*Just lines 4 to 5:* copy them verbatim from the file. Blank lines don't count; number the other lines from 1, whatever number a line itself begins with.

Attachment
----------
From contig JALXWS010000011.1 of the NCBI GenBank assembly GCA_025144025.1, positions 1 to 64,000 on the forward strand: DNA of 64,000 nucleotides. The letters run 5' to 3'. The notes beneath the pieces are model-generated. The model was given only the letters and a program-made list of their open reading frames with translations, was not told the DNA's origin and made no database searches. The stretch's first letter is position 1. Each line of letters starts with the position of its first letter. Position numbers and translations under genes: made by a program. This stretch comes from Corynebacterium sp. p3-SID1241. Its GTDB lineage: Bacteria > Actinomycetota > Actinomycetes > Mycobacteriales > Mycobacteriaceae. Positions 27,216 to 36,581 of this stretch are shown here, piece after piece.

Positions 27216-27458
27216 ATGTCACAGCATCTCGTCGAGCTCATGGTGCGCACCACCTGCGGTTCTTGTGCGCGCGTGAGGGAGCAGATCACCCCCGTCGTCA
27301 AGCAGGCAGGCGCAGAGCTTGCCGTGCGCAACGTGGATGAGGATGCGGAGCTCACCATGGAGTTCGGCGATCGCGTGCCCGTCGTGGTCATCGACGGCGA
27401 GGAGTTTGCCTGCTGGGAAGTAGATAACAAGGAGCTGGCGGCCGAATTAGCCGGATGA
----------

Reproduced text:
27301 AGCAGGCAGGCGCAGAGCTTGCCGTGCGCAACGTGGATGAGGATGCGGAGCTCACCATGGAGTTCGGCGATCGCGTGCCCGTCGTGGTCATCGACGGCGA
27401 GGAGTTTGCCTGCTGGGAAGTAGATAACAAGGAGCTGGCGGCCGAATTAGCCGGATGA